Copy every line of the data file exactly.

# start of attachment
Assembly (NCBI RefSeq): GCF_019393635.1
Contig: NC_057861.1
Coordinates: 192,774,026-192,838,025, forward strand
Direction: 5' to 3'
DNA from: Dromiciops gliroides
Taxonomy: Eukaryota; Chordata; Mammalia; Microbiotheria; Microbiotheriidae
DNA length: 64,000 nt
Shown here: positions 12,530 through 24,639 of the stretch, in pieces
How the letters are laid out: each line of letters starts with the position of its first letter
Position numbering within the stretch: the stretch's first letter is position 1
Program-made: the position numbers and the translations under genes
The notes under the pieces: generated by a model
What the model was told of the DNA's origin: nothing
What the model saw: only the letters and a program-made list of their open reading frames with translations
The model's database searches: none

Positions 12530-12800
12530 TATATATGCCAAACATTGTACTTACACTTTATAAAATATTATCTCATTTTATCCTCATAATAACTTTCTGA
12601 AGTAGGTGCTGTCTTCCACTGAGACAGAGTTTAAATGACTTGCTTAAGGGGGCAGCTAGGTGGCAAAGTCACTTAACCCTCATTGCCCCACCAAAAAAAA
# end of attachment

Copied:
Assembly (NCBI RefSeq): GCF_019393635.1
Contig: NC_057861.1
Coordinates: 192,774,026-192,838,025, forward strand
Direction: 5' to 3'
DNA from: Dromiciops gliroides
Taxonomy: Eukaryota; Chordata; Mammalia; Microbiotheria; Microbiotheriidae
DNA length: 64,000 nt
Shown here: positions 12,530 through 24,639 of the stretch, in pieces
How the letters are laid out: each line of letters starts with the position of its first letter
Position numbering within the stretch: the stretch's first letter is position 1
Program-made: the position numbers and the translations under genes
The notes under the pieces: generated by a model
What the model was told of the DNA's origin: nothing
What the model saw: only the letters and a program-made list of their open reading frames with translations
The model's database searches: none

Positions 12530-12800
12530 TATATATGCCAAACATTGTACTTACACTTTATAAAATATTATCTCATTTTATCCTCATAATAACTTTCTGA
12601 AGTAGGTGCTGTCTTCCACTGAGACAGAGTTTAAATGACTTGCTTAAGGGGGCAGCTAGGTGGCAAAGTCACTTAACCCTCATTGCCCCACCAAAAAAAA